John Hamilton (actor)
|Born||John Rummel Hamilton
January 16, 1887
|Died||October 15, 1958
|Spouse(s)||Elizabeth J. Greenhow (?-?) (divorced) (1 child)|
John Hamilton (January 16, 1887 – October 15, 1958) was an American actor, who appeared in many movies and television programs. He is probably best remembered for his role as the blustery newspaper editor Perry White on the 1950s television program Adventures of Superman.
John Hamilton was born John Rummel Hamilton in Shippensburg, Pennsylvania to John M. Hamilton and his wife Cornelia J. (Hollar) Hamilton. Hamilton was the youngest of four children, and his mother died eight days after his birth. His father remarried and Rosa, his stepmother, was the only mother the young Hamilton knew. Hamilton grew up in neighboring Southampton Township Pennsylvania, where his father worked as a store clerk.
Hamilton's father was also appointed Shippensburg's trustee for the State Superintendent of Public Education, so it was a foregone conclusion that Hamilton would receive extensive schooling. Unlike most others of his generation and background (Southampton being a farming community), Hamilton went beyond high school, attending Dickinson College and Shippensburg State Teacher's College, but opted to forego teaching for a stage career.
After becoming an actor, he worked on Broadway and in touring theatrical companies for many years prior to his 1930 film debut. He was in the original Broadway company of the 1922 play Seventh Heaven and would appear in the film remake (Seventh Heaven) in 1937. He starred with Donald Meek in a series of short mysteries based on S.S. Van Dine stories for Warner Bros. He was often typecast in the role of an authority figure; to wit, prison warden, judge, politician or police chief, but played various types of characters, appearing in over three hundred films, movie serials or television programs from the 1930s through the 1950s. He became much more widely known when he was cast as the irascible Daily Planet newspaper editor Perry White in the 1950s TV classic Adventures of Superman (1952). After that, he appeared in television commercials for a line of bifocals called "Inviso No-Line Glasses." (The idea was to render invisible the seam between the lenses "that tells the world you're over forty.")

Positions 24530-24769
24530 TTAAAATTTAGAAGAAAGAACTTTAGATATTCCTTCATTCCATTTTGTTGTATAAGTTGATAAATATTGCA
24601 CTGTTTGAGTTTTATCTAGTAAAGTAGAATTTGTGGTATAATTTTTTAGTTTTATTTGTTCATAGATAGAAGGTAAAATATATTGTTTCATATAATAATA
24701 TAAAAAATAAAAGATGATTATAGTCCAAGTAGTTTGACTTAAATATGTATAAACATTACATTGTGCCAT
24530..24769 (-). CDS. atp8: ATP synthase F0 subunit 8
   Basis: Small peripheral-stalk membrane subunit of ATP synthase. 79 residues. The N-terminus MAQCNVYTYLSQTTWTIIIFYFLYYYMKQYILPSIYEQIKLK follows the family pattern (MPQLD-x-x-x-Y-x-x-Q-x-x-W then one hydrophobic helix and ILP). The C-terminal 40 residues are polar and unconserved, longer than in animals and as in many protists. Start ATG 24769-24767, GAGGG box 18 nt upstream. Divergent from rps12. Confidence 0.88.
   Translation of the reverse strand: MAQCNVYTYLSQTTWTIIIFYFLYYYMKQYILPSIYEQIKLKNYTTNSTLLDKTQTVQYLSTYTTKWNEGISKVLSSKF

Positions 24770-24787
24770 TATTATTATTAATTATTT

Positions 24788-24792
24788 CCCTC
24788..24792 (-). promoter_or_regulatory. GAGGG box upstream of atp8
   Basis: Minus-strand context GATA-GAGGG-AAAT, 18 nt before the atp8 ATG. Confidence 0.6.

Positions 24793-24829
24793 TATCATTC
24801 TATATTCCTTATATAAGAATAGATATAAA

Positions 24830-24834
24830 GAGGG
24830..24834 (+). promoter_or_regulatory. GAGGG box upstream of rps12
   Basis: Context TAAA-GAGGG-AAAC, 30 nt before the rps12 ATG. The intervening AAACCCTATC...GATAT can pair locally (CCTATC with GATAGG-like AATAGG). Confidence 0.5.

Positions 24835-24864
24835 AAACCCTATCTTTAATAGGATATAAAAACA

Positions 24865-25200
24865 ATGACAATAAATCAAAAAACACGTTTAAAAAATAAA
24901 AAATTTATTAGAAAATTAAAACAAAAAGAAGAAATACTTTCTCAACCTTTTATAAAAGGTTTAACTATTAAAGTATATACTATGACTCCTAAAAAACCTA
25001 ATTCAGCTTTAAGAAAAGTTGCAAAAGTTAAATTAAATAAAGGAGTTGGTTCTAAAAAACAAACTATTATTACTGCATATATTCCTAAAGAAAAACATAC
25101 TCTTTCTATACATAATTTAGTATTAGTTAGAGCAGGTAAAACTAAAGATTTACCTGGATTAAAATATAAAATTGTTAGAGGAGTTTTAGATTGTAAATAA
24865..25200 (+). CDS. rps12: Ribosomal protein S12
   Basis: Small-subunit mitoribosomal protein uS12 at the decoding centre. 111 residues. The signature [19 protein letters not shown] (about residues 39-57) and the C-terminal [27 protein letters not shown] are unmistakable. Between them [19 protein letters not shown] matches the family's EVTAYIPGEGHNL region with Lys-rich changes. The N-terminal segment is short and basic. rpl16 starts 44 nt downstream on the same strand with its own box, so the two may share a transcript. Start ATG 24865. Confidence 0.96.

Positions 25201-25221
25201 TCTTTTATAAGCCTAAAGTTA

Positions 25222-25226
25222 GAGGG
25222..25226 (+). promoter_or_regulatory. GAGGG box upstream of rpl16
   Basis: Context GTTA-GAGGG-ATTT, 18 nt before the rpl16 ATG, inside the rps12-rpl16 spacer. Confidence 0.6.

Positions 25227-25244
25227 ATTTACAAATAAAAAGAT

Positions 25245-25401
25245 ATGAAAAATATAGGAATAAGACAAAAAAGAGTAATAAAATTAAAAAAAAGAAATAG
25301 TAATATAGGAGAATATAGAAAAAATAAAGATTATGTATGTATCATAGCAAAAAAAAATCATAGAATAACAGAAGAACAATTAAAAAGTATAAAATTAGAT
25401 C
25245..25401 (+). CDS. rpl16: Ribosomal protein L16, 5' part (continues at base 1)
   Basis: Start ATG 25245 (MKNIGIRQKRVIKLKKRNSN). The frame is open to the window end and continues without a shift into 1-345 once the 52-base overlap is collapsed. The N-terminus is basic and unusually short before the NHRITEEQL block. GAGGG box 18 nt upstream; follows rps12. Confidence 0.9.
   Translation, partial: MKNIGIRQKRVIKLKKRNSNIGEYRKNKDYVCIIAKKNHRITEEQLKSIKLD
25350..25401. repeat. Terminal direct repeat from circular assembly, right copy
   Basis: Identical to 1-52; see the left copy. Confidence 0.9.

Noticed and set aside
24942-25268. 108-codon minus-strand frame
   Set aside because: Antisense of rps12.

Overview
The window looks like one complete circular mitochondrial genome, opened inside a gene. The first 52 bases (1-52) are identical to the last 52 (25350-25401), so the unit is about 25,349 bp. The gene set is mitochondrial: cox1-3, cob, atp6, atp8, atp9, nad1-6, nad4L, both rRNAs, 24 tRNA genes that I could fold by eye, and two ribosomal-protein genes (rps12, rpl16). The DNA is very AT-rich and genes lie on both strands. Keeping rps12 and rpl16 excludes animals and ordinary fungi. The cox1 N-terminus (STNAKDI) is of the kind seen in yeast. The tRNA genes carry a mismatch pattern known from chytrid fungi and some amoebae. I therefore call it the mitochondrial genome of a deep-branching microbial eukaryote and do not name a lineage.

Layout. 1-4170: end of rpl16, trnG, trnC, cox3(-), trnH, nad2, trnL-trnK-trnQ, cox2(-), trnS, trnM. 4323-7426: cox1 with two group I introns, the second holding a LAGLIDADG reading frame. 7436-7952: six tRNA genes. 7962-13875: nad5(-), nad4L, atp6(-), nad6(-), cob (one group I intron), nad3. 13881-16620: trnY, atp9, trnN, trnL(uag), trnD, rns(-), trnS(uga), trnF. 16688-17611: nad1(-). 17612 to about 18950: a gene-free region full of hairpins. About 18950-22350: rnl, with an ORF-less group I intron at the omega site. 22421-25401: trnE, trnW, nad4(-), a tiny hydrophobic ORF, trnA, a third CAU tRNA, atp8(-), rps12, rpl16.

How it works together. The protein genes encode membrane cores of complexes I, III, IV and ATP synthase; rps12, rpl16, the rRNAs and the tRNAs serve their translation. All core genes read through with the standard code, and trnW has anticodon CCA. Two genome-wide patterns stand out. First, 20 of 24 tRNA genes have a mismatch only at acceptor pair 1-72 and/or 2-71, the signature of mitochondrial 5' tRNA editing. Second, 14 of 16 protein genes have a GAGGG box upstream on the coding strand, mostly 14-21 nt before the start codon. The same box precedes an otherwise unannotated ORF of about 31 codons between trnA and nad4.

Hamilton is often confused with John F. Hamilton, a British actor who made a few films in the United States during the same period, and with several other actors of the same name.
- The Roaring Twenties (1939) as Judge
- Invisible Stripes (1939)
- Flash Gordon Conquers the Universe (1940)
- Meet John Doe (1941)
- The Maltese Falcon (1941 film) (1941)
- They Died with Their Boots On (1941)
- Across the Pacific (1942)
- Escape from Crime (1942)
- Phantom Killer (1942)
- Yankee Doodle Dandy (1942)
- Crazy Knights (1944)
- Wilson (film) (1944)
- Johnny Angel (1945)
- Too Many Winners (1947)
- Canadian Pacific (film) (1949)
- United States Census records for 1900, Franklin County, Pennsylvania